Before you start reading I know this will be one of the most debated articles you’ll read. It’s sure to make your blood boil regardless of what side of the fence you are sitting on. Oftentimes parents of kids who are getting divorced look upon the words used here as “support” instead of “child support” and when you do that you’re opening yourself to a whole different set of emotions to mess with your mind. Cooler minds will prevail when everyone uses both words, instead of the one alone.
After divorce or separation, both parents should commit to protecting the “best interest of their children.” One way to ensure children’s needs are met is by fulfilling child support obligations.
Child support is money remitted by the noncustodial parent to their ex to meet children’s financial needs after separation or divorce. In most cases, child support is paid to the parent with primary physical custody. This usually makes sense because the children are with them more, thus incurring a greater load of the expenses.
Child support is a puzzle that can be difficult to understand for all involved parties. Therefore, it is prudent to consult a family law lawyer to explain the child support process. There are several things you need to understand before filing a child support claim.
To start with, a custodial parent is a parent with greater physical custody of a child. This means that the parent spends the most time with the child. On the flip side, a noncustodial parent is a parent with visitation rights. This parent may not live with the child under one roof or does so on a more limited basis.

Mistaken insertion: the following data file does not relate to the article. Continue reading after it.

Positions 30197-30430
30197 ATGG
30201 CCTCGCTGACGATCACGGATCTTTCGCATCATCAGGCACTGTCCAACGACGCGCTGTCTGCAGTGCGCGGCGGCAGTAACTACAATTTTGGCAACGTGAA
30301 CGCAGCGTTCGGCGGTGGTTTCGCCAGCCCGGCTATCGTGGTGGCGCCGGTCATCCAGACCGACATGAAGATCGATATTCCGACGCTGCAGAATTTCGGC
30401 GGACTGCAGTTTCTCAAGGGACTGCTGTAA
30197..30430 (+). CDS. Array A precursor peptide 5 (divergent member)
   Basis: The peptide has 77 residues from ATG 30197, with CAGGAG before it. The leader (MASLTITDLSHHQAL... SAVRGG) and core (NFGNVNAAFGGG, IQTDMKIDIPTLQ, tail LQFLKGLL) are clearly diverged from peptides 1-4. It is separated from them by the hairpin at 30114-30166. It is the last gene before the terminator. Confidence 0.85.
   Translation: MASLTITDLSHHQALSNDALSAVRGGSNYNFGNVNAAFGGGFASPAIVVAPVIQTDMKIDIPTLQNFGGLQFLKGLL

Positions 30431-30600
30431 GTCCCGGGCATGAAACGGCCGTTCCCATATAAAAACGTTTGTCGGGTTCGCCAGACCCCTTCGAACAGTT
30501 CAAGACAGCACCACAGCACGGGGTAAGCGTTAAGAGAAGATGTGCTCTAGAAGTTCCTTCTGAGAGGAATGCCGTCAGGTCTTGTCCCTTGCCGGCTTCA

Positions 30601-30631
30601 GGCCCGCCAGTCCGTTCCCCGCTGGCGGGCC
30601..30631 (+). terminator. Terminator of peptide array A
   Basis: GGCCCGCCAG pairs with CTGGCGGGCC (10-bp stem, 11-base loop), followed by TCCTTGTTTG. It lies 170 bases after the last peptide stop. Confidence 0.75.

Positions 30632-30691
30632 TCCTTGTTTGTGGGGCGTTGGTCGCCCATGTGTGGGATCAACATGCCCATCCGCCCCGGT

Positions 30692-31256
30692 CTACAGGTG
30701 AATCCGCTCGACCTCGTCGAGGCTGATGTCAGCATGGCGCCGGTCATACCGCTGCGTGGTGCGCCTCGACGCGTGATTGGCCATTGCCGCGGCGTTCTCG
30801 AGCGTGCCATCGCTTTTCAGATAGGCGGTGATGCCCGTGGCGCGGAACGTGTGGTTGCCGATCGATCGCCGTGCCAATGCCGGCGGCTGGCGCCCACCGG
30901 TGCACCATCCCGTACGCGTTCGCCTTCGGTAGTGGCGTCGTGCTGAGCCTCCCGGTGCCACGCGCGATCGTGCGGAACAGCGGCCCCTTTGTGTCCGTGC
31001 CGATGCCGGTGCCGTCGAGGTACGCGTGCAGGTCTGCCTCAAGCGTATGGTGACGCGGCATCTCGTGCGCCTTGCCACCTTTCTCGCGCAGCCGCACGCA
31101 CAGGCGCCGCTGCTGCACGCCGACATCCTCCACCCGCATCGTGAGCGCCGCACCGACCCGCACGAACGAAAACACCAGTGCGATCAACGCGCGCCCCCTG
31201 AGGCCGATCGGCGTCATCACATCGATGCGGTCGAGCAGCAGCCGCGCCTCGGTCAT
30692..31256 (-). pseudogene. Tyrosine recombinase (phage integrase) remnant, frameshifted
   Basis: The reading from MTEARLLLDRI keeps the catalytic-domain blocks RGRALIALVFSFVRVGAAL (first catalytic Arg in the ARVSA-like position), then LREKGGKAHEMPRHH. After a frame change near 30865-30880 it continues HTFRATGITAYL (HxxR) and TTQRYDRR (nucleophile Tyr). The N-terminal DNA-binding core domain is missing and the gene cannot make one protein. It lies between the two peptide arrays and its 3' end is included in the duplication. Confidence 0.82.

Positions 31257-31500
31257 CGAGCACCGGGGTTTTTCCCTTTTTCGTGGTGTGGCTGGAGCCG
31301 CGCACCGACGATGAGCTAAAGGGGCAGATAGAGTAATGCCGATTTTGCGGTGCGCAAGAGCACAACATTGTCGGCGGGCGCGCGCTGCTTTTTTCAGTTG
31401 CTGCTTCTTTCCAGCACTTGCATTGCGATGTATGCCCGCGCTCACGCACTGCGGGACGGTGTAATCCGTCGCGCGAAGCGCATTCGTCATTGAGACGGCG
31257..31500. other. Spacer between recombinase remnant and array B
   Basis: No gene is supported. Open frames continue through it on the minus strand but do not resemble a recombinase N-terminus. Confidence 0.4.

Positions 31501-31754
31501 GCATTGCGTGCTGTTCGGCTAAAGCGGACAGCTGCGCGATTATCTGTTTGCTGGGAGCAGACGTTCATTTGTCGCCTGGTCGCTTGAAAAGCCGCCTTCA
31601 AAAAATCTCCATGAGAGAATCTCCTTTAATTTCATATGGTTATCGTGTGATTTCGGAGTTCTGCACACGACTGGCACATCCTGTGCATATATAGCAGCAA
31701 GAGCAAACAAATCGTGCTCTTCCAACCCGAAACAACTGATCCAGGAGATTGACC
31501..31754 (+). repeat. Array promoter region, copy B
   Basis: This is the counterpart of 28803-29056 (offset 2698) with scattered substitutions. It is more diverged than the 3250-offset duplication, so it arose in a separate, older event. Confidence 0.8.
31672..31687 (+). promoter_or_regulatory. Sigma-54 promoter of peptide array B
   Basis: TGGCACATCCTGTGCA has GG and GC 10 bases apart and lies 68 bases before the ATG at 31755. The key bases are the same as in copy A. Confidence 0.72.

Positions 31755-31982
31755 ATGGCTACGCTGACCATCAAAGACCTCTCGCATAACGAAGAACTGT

In most instances, fathers are the non-custodial parents, meaning they are expected to make child support payments to their ex-wives. However, this is not always the case. Mothers can also be non-custodial parents, meaning they can pay child support as well—the law advocates for both parents’ involvements in a child’s upbringing. A family court may grant the non-custodial parent visitation rights, or the parents may agree to co-parent without involving a court of law. It is imperative to note that even parents who have never married can be required by law to pay child support.
The primary goal of child support is for both parents to share the financial burden associated with raising a child. Child support is like financial help to the custodial parent to meet the child’s basic needs. The other parent’s income determines the amount of money to be remitted to the custodial parent. Parents have the right to file for a child support modification if they feel the current amount is beyond their reach.
As mentioned earlier, child support payments are meant for a child’s basic necessities. Custodial parents should desist from using child support money to meet their personal needs. A thin line separates the needs of a custodial parent and those of a child; thus, a conflict of interests can emerge.